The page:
Young girl asleep.

Sleep is an extremely important part of growth and development. When we sleep, we allow our brains to store information, consolidate memory and emotion, problem solve, rest, and recharge. Unfortunately, most kids are not getting enough sleep. In fact, 6 out of 10 middle schoolers and 7 out of 10 high schoolers are sleep deprived.

Here are four key ways that a good night’s sleep delivers important benefits to young children and teens:

  1. Sleep Repairs the Body

  2. During sleep, the body produces extra protein molecules that support the immune system and help strengthen your ability to fight infections and stay healthy. For children, this can be especially important because their immune systems are weaker than adults’.

  3. Sleep Improves Weight Control

  4. Sleep helps regulate the hormones that control appetite. Without enough sleep, your hormone balance is disturbed, which increases appetite. Typically, this imbalance causes cravings for foods that are high in fats, carbohydrates, and calories.

  5. Sleep Improves Overall Mood

  6. Children who lack sleep are often more agitated and easily upset. When your child or teenager loses sleep on a frequent basis, they become more prone to developing a mood disorder like anxiety or depression. It can also lead to substance abuse in the future.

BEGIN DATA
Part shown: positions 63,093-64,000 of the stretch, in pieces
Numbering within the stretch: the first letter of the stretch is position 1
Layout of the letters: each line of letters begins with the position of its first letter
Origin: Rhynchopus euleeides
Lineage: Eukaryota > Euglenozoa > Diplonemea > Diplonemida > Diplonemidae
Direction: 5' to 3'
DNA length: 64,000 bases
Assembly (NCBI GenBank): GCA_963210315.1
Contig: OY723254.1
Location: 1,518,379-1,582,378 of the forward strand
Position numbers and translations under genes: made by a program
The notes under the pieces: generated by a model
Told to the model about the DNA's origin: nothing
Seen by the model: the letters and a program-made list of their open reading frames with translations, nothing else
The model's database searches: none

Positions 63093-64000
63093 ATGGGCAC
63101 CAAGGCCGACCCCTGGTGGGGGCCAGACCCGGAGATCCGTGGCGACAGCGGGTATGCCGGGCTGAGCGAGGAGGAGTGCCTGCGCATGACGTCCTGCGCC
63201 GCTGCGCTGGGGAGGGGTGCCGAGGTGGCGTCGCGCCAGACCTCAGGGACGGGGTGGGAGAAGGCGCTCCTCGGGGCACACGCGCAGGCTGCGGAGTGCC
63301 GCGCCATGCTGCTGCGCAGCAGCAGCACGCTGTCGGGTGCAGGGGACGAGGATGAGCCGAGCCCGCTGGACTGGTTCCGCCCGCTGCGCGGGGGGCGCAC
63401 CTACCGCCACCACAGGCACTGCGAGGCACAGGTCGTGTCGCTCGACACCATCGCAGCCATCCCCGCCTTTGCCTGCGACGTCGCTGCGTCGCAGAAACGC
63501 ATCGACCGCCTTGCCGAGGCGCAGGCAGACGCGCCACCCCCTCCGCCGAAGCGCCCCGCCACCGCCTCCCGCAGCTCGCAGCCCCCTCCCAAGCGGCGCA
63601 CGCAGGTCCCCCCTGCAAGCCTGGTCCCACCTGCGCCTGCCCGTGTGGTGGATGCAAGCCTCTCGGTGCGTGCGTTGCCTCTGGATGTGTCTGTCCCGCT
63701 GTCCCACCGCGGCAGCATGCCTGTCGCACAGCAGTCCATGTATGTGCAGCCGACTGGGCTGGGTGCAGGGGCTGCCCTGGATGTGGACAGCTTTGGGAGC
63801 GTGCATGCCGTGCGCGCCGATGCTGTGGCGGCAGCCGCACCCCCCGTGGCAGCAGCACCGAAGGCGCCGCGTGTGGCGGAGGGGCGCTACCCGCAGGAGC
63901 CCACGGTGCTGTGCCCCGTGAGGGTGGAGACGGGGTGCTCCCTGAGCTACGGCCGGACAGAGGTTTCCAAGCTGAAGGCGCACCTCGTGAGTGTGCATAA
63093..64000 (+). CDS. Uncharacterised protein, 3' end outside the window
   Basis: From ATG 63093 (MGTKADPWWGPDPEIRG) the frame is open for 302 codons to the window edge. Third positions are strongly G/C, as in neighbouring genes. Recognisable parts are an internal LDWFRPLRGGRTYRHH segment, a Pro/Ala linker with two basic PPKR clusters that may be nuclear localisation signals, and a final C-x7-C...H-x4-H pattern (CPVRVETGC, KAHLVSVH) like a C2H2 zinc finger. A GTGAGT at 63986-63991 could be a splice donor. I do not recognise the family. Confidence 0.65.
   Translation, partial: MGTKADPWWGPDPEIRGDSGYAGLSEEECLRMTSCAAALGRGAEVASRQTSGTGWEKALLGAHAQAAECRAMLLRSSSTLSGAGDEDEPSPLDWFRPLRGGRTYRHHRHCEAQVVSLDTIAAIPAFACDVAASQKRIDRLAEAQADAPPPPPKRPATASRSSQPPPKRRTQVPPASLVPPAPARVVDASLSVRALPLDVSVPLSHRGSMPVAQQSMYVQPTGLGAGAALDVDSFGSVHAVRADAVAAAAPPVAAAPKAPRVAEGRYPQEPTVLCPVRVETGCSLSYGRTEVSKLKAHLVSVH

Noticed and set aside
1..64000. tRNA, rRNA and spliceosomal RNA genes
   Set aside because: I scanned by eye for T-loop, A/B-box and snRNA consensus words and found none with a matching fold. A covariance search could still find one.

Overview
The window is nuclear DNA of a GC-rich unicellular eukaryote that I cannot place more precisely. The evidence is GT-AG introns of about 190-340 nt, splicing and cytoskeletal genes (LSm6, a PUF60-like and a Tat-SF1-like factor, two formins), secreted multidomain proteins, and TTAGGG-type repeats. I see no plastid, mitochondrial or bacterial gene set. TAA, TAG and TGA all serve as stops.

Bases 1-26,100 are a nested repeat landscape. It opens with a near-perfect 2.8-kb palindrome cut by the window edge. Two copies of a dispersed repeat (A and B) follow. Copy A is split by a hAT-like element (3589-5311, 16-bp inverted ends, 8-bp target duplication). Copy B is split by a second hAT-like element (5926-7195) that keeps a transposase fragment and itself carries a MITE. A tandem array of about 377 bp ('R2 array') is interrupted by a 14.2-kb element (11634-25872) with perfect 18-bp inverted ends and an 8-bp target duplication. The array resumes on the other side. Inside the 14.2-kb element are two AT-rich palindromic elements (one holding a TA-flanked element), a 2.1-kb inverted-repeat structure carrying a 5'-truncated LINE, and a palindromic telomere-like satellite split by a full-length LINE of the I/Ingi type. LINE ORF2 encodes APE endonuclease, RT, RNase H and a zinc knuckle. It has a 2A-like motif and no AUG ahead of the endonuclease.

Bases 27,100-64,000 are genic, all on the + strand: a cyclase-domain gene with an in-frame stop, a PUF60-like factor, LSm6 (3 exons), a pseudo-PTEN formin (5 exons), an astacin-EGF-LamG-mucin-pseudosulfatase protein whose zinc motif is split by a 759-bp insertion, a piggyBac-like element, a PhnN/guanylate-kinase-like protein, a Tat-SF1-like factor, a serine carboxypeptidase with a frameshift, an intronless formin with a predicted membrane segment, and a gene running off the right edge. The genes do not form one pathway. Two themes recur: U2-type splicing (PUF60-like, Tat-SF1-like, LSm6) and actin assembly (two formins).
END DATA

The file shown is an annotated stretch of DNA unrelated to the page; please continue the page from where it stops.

7. Sleep Encourages Good Learning Habits

  8. When children and young adults are tired, they find it more difficult to think critically, pay attention, and process new knowledge. This makes is much harder for them to learn basic skills and retain information. Sleep provides the energy they need to focus and concentrate.

School-age kids should get nine to 12 hours of sleep, while teens should get between eight to 10 hours of sleep each night. Sleep supports many important body systems, reduces the risk of becoming overweight and sick, while improving attention span to avoid injuries. In fact, teens who are sleep deprived get into four times the number of car accidents as teens who are well rested. If your child fights sleep at night or struggles to fall asleep, talk with your child’s primary care physician about ways to improve sleep.

July 15, 2019 | by Sherri Zorn MD, FAAP